At this year’s 2015 Le Mans 24 Hours race, Renault officially unveiled the Alpine Celebration Concept, a vehicle that previews the upcoming sports car from the French manufacturer. Clearly inspired by the iconic Alpine A110, the Alpine Celebration Concept celebrates the 60th anniversary of the Alpine brand founded by Jean Redele.
As you can see from the photos, the concept is a two-seater coupe with sleek, flowing lines underlined by the deep blue colour scheme. The color scheme is enhanced by hints of orange inspired by the Alpine models which raced at Le Mans from 1963 to 1960, the M63, M64, M65, A210, A220 as well as the A110.
According to the press release, the concept retains its familiar style and set of values, showing a seemingly floating spoiler which frames the bold front end and expresses strength. Moreover, we find straight, sharp lines of the side sills, while the thin mirrors seem to be suspended free of its housing. Carbon fiber details are seen on the car’s body such as the front spoiler, side sills, rear air intakes and mirrors.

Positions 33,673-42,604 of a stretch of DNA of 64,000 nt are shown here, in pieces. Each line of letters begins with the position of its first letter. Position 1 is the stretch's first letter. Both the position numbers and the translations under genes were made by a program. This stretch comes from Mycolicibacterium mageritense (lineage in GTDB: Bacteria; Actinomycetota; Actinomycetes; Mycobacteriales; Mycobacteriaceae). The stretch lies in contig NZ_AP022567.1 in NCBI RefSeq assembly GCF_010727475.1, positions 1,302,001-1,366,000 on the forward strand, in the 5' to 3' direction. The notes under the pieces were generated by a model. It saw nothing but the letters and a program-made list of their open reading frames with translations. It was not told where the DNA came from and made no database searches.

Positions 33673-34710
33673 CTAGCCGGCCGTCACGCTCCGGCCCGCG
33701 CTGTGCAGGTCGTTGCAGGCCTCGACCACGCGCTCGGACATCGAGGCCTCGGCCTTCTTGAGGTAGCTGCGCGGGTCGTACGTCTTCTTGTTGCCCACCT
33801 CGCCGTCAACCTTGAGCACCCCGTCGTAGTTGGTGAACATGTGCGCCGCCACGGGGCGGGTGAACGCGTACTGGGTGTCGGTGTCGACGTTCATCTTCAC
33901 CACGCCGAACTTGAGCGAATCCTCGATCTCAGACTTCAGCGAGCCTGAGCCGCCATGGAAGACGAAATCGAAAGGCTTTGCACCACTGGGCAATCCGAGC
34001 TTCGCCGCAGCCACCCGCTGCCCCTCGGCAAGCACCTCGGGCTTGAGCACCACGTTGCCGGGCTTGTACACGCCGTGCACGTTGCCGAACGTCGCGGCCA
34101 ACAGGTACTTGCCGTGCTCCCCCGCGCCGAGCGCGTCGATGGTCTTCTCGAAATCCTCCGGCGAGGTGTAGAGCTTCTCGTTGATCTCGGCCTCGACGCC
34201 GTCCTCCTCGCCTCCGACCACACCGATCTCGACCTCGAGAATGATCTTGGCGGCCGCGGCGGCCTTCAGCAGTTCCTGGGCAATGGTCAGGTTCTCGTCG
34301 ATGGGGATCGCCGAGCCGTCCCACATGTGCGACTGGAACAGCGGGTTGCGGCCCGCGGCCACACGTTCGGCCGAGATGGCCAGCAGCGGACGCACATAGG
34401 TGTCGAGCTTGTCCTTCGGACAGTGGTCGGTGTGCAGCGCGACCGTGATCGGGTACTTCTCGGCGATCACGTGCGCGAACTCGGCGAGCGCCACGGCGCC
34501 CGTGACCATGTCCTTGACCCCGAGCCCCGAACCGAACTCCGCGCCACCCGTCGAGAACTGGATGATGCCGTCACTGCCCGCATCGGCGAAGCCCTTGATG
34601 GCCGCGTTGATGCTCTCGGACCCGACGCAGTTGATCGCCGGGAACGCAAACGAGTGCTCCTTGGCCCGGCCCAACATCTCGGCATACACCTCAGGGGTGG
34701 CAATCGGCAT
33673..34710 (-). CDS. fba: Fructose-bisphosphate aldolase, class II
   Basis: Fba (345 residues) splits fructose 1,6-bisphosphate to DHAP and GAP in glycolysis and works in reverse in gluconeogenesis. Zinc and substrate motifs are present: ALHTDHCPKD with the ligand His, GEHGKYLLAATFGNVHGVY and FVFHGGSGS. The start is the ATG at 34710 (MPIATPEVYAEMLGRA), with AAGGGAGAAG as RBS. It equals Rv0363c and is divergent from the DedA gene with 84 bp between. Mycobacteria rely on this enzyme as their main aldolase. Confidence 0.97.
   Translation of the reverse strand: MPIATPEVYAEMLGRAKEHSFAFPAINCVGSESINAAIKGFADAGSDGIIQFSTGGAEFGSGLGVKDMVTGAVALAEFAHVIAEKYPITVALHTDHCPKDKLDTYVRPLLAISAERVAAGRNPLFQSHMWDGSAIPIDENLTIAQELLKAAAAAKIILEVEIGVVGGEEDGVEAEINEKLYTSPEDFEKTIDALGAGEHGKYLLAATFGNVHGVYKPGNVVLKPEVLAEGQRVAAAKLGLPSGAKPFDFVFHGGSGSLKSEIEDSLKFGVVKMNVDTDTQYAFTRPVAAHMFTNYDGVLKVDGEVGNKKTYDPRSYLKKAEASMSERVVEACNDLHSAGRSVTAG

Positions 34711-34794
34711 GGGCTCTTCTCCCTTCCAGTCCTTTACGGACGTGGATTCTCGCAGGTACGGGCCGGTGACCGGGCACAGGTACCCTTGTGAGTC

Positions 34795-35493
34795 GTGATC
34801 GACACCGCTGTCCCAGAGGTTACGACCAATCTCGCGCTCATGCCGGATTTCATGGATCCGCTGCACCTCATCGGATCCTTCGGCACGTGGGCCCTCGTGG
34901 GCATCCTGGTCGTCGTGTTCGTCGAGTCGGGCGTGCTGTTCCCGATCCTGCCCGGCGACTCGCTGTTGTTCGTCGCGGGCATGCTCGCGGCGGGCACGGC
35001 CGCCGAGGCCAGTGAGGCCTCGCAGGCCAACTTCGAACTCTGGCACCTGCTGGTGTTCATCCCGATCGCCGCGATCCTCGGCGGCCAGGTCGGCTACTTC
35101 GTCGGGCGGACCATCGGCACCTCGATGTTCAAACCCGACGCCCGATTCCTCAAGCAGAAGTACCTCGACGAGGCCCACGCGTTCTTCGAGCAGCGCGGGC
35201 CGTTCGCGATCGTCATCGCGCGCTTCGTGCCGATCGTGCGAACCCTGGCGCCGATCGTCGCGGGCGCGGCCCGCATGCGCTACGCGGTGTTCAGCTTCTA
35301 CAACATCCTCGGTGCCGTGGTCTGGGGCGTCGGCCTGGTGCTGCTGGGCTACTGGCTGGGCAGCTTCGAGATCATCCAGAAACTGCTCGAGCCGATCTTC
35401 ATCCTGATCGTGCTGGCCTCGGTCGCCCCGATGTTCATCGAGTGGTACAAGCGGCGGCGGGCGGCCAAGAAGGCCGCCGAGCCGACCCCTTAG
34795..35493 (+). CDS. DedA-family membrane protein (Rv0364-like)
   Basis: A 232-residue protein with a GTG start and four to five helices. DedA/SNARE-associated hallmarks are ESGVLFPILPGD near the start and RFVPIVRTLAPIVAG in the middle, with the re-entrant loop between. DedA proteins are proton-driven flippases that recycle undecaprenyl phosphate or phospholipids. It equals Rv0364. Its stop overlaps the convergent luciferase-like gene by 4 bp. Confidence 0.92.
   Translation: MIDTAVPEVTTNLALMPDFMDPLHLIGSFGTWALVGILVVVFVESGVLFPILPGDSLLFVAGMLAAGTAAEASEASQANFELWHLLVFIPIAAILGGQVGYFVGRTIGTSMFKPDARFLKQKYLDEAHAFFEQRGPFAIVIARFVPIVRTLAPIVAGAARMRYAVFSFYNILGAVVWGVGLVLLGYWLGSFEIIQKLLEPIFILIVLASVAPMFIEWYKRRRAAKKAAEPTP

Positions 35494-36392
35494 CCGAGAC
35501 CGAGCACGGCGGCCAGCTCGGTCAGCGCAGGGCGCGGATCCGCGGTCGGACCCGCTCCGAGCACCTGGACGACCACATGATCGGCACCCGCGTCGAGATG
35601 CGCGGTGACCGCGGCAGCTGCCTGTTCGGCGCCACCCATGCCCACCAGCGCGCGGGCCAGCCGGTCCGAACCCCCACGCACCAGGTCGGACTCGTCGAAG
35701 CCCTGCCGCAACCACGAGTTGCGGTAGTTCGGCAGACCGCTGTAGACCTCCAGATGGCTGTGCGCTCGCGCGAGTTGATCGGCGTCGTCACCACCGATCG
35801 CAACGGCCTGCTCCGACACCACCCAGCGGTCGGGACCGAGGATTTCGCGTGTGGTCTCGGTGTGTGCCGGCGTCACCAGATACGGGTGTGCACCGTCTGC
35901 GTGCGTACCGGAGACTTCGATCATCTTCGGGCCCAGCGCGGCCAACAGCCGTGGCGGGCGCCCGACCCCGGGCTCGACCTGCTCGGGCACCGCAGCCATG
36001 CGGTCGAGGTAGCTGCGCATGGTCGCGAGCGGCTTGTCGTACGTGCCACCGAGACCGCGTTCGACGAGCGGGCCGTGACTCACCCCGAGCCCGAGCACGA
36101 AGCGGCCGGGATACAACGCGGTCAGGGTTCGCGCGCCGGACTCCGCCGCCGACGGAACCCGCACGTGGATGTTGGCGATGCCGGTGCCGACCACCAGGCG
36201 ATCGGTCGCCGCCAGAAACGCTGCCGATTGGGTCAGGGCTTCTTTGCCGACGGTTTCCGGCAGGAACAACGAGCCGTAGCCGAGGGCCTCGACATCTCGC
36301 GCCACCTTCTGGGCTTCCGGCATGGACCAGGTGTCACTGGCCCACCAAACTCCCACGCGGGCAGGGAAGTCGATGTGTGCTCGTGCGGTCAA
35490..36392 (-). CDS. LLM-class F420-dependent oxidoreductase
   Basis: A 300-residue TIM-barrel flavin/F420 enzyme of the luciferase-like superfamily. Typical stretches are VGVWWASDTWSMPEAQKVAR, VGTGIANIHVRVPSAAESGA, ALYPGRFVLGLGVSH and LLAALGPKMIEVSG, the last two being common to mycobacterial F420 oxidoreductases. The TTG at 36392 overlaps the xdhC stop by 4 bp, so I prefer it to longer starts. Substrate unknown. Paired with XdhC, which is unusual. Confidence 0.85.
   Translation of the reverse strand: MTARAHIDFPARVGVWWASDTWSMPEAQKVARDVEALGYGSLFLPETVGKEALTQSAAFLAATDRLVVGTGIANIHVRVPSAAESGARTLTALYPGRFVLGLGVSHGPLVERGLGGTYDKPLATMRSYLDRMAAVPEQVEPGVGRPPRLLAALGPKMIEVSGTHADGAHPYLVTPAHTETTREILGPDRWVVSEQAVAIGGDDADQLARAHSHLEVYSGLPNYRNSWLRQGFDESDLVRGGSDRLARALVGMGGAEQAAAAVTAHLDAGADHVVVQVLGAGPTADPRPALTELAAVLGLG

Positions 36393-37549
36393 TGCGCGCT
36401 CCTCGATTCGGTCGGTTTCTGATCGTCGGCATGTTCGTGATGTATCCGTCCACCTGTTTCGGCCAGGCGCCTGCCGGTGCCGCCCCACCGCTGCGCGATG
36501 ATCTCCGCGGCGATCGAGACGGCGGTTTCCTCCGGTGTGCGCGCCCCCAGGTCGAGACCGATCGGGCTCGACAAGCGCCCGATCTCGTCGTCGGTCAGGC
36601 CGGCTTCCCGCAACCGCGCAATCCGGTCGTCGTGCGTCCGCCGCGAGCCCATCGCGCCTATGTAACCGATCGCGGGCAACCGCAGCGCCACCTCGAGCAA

The wheels are inspired by those found on the A110 and A310 models of the 1970s and reveal prominent brake discs and orange brake calipers. Engine cooling is enhanced thanks to the air intakes integrated into the rear quarter panels. At the rear, there is an impressive air diffuser featuring a central rear light, flanked by two brushed stainless steel exhaust tailpipes and a stylish air diffuser.
“I chose the name Alpine for my company because for me, this is an adjective that epitomises the pleasure of driving on mountain roads. The most fun I ever had behind the wheel was driving through the Alps in my five-speed 4CV, and it was essential for me that my customers should experience this same level of enjoyment in the car I wanted to build. In this respect, the name Alpine is both symbolic and entirely appropriate.” Jean Rédélé, Alpine founder.
Driving Renault 4CV units, Rédélé granned class wins in a number of major events such as the Mille Miglia and Coupe des Alpes. He incorporated a number of modifications into his cars, including the installation of special five-speed gearboxes. He soon began to build special versions of the car that were made lighter by employing lightweight aluminum bodies. Due to customer demand, Rédélé created the Alpine marque in 1954, named after his Coupe des Alpes successes.
Soon after winning the Monte Carlo Rally and the new World Rally Championship in 1973, Alpine was taken over by Renault. Prior to the takeover, Alpine and Renault had had a close relationship. [source: Renault]